The invention of the foregoing magnetoresistive tunnel junction head will be described in further detail based on the following concrete examples.

EXPERIMENT I Example I-1

A sample of the magnetoresistive tunnel junction head having a structure similar to that of the head structure shown in FIG. 4 was prepared. That is, the magnetic head sample having the tunnel multilayered film 3 was prepared, which was formed of: the ferromagnetic free layer 20 of a two-layered laminate of NiFe (3 nm in thickness) and CoFe (2 nm in thickness); the tunnel barrier layer 30 (aluminum oxide; 0.7 nm in thickness); the ferromagnetic pinned layer 40 whose magnetization direction is pinned/fixed in a detection magnetic field direction (CoFe; 3 nm in thickness, the pinned direction is the (β) direction in FIG. 2); and the pinning layer 50 (PtMn; 30 nm in thickness) for pinning the magnetization of the ferromagnetic pinned layer 40.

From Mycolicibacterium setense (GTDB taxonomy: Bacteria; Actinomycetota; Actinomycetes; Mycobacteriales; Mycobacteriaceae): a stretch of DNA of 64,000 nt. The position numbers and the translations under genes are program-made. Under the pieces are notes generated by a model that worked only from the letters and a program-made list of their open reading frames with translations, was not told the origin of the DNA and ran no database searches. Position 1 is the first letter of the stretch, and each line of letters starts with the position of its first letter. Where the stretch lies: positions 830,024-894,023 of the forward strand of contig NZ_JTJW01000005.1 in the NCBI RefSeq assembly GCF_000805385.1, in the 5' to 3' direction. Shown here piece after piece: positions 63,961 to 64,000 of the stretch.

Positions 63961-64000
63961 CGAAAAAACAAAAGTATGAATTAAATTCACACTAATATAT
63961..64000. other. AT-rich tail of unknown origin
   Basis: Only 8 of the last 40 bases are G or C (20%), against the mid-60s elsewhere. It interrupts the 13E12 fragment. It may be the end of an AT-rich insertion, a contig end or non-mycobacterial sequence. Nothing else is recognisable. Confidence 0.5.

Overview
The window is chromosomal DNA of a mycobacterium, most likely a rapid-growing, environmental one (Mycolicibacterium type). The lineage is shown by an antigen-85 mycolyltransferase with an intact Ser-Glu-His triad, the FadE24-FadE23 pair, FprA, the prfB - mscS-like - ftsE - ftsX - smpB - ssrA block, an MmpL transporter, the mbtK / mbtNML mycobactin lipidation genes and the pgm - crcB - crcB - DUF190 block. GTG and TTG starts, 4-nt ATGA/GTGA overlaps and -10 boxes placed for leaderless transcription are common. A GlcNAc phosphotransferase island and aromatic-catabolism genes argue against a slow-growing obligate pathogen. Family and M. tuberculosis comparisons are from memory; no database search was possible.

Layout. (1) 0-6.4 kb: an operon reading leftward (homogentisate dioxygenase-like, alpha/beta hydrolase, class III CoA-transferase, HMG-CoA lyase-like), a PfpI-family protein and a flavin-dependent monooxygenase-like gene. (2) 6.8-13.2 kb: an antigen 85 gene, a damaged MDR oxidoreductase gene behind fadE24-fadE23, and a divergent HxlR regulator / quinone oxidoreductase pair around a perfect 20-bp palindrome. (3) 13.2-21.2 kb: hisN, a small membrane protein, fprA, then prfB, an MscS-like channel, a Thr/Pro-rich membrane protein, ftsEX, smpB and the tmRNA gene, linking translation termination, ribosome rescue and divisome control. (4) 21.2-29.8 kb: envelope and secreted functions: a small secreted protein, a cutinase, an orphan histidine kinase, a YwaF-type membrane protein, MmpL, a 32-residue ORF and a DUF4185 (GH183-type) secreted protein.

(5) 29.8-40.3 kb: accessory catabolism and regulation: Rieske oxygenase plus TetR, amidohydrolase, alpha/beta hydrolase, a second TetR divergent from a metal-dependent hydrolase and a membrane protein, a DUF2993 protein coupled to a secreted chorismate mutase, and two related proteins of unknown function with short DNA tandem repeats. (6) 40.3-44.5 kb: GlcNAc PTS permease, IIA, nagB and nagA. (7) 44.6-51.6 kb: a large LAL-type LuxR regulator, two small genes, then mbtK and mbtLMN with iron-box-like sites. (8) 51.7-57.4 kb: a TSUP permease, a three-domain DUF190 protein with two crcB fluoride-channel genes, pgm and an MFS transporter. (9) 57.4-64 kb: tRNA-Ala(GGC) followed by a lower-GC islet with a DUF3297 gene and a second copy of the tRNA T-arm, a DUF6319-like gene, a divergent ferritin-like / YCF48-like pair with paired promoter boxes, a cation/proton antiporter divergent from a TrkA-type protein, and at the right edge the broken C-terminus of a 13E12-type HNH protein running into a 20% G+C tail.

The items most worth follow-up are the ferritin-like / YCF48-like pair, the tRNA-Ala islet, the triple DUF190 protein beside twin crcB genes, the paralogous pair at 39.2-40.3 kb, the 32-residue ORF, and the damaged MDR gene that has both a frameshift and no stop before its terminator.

Additionally, the bias magnetic field applying layer was formed on the whole surface of the ferromagnetic free layer 20 opposite to the surface thereof contacting the tunnel barrier layer 30. The bias magnetic field applying layer 10 was formed in a structure in which the nonmagnetic noble metal layer 11 of Cu having a thickness of 2.0 nm and the antiferromagnetic layer 15 of PtMn having a thickness of 15 nm were formed in order from a ferromagnetic free layer 20 side. Moreover, the magnetization of the ferromagnetic free layer 20 was exchange-coupled to the magnetization of the antiferromagnetic layer 15 via the nonmagnetic noble metal layer 11 by the annealing treatment in the magnetic field, so that the bias magnetic field could be applied to the ferromagnetic free layer 20 (in the arrow direction of FIG. 1, arrow (α) direction of FIG. 2).

The insulating layers 91, 91 were formed of alumina materials. Moreover, the electrodes/shield layers 71, 75 for passing the current through the tunnel multilayered film 3 were constituted of permalloy.